My husband made an interesting comment after reading my post from last week on Abusers of Grace. He said that I probably need to define the term “gospel” and that many people’s problem with understanding grace and humility is that they had a shallow understanding of the gospel itself.
So it was with interest today that I read this article by Michael Spencer, also known as the Internet Monk, in the Christian Science Monitor. I like, though don’t always agree with, the IMonk–he gave a relatively nice review of my book early on, and he often writes spot on analysis of the problems within the evangelical church. I particularly appreciated an article he wrote recently on the problems with the public face of the Christian pro-life movement.
In the article in the Christian Science Monitor, Spencer made a couple of stingingly true points that resonated with me as I meditate on the depth of the gospel as Scripture presents it.
Evangelicals have identified their movement with the culture war and with political conservatism. This will prove to be a very costly mistake. Evangelicals will increasingly be seen as a threat to cultural progress. Public leaders will consider us bad for America, bad for education, bad for children, and bad for society.
The evangelical investment in moral, social, and political issues has depleted our resources and exposed our weaknesses. Being against gay marriage and being rhetorically pro-life will not make up for the fact that massive majorities of Evangelicals can’t articulate the Gospel with any coherence. We fell for the trap of believing in a cause more than a faith.
I can not say strongly enough how much I agree with him. But rather than spending more time analyzing the problem, let’s focus on the solution–a better understanding of the gospel. How would you define the gospel? How would you explain it to an unbeliever? How do you preach it to yourself? I grew up in a segment of Christianity in which the “gospel” could be articulated in a 3 paragraph tract. If you got that, you got the gospel. It’s taken me years to realize that while the gospel is fairly simple in some ways, it still has a depth to it than can not be fully plumbed in a lifetime. 3 paragraphs won’t really do it.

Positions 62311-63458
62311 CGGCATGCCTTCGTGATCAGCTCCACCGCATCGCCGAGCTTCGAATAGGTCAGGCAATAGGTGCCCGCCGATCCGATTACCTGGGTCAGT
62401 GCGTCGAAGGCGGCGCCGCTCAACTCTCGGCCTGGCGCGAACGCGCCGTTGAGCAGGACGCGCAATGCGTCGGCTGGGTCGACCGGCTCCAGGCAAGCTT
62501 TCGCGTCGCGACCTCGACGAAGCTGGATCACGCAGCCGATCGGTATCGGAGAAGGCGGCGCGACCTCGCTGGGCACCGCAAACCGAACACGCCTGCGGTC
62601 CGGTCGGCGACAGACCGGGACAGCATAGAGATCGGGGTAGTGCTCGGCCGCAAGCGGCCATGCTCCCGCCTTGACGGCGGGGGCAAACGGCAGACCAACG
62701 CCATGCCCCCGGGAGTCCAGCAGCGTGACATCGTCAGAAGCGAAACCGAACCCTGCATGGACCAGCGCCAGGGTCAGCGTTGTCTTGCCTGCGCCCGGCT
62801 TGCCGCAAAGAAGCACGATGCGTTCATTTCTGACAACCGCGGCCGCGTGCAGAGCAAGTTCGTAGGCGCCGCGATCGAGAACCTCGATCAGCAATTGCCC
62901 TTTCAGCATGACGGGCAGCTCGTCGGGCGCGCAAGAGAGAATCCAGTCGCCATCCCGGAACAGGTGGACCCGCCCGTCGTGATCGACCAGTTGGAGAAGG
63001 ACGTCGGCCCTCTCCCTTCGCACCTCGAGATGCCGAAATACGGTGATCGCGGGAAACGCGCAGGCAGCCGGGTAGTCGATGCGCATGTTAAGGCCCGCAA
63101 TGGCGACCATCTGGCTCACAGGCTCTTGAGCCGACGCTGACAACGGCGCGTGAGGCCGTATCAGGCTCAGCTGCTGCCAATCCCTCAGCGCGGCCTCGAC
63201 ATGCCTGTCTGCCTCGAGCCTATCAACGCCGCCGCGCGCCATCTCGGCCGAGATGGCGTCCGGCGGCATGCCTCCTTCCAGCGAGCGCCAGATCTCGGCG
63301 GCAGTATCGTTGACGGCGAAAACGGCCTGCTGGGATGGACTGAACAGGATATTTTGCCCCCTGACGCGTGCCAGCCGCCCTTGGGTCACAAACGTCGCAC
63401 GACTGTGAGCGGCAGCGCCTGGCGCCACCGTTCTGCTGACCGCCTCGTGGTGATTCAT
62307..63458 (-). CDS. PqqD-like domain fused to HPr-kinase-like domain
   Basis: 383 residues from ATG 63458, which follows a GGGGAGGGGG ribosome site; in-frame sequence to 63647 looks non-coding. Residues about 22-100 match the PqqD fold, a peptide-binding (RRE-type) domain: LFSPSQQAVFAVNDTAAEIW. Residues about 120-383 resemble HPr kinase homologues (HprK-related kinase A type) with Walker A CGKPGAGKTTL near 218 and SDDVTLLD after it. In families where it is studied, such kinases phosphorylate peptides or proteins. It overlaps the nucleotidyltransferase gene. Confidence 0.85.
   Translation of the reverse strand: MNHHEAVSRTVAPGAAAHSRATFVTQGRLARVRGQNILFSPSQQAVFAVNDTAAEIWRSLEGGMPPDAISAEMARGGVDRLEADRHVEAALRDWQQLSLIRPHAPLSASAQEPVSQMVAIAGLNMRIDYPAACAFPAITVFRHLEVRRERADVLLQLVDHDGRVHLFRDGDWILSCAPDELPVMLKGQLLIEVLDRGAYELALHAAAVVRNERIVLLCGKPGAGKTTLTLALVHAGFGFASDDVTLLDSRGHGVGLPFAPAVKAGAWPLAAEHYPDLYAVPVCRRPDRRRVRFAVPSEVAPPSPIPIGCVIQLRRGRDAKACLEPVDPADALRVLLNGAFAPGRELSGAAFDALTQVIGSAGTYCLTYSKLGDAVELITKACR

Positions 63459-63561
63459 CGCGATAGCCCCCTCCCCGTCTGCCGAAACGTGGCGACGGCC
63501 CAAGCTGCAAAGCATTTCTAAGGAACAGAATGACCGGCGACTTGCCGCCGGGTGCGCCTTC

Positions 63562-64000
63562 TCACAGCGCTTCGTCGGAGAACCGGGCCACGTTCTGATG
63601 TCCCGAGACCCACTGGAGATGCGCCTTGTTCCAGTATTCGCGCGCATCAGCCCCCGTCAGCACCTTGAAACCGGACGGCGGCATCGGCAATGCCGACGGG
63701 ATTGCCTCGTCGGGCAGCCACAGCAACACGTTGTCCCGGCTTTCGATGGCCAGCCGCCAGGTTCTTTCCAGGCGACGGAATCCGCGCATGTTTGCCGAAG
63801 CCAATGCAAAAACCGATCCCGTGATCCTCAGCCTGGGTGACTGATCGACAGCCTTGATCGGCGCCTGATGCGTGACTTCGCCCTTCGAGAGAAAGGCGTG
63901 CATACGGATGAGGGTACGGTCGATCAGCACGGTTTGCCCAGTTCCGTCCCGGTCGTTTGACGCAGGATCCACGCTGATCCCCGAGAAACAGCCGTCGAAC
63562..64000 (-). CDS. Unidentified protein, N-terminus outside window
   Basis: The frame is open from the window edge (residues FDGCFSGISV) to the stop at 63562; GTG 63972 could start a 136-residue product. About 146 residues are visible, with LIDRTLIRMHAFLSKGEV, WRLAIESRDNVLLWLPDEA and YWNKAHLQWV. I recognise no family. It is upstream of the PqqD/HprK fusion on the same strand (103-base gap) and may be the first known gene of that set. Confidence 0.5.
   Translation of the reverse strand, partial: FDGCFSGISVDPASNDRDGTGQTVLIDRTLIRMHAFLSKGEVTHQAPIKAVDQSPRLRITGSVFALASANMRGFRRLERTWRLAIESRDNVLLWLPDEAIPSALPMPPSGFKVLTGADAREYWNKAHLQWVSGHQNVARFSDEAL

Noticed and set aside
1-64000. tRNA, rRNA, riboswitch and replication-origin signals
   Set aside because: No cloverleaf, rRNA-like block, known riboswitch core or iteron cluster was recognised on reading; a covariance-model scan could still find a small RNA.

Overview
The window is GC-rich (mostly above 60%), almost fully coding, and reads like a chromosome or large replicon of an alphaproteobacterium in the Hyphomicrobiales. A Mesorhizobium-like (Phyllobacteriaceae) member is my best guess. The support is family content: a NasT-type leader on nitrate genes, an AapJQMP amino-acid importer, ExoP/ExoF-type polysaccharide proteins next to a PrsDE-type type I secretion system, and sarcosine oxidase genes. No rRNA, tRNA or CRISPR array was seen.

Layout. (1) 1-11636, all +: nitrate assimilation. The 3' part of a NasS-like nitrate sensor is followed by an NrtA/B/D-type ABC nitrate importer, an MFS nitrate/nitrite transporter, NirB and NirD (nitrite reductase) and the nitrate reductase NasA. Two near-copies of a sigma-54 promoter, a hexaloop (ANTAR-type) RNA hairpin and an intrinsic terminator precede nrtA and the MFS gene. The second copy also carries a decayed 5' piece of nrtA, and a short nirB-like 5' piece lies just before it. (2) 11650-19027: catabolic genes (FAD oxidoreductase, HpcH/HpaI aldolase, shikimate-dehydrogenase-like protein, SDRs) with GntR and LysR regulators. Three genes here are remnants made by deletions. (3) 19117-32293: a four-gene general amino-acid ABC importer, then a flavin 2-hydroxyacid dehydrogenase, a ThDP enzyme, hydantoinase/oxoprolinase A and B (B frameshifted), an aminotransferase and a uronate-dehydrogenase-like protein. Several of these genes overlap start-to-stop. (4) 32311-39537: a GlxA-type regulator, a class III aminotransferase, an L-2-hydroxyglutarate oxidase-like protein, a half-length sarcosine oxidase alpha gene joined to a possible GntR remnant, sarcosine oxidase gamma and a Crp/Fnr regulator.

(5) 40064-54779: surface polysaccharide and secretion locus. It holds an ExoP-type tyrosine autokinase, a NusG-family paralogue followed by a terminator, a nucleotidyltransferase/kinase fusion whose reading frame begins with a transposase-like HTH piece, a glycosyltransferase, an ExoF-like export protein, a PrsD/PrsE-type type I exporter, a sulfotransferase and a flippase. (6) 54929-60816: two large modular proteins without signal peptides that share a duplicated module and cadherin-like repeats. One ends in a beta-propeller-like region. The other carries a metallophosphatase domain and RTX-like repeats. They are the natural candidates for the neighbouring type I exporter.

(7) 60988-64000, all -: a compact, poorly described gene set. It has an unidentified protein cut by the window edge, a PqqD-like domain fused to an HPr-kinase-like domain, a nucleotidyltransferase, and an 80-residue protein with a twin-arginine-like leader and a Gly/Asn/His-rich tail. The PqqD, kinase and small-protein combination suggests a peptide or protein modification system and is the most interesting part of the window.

Our church just offered a Sunday evening class on the book of Ephesians, and the teacher pointed out how Ephesians articulates the gospel from multiple perspectives. A study of Ephesians 1 and 2 reveals the depth of the good news of all we have in Christ.
He has blessed us in Christ with every spiritual blessing.
He chose us in Him before the world began.
He predestined us in love to be adopted into His family.
He has lavished His grace on us.
We have obtained an inheritance in Him.
We are sealed by the Holy Spirit who is the guarantee of our inheritance in Him.
Though we were dead in our sins and by nature deserving of God’s wrath, God in His great love and mercy brought us to life in Christ.
He has saved us by His grace through faith–not of our own works but purely as a gift from Him.
We are God’s workmanship.
He has created us in Christ to fulfill the good works He has prepared for us.
Each of these statements is deserving of pages and pages of discussion and meditation. And when you put them all together, you could write volumes about this gospel–this GOOD NEWS–of all we have in Christ Jesus. It is not something that can be summarized in a 3 paragraph tract. Understanding it for ourselves and teaching it to the next generation should be the pursuit of our lifetime.
I have found 2 different sermon series at my church particularly helpful at unpacking the layers of the gospel of grace–the series Exodus: Blueprint of Salvation and The Real Jesus: The Gospel According to Mark. Both can be found here. Today’s sermon on Amazing Grace from Exodus 17 was especially helpful.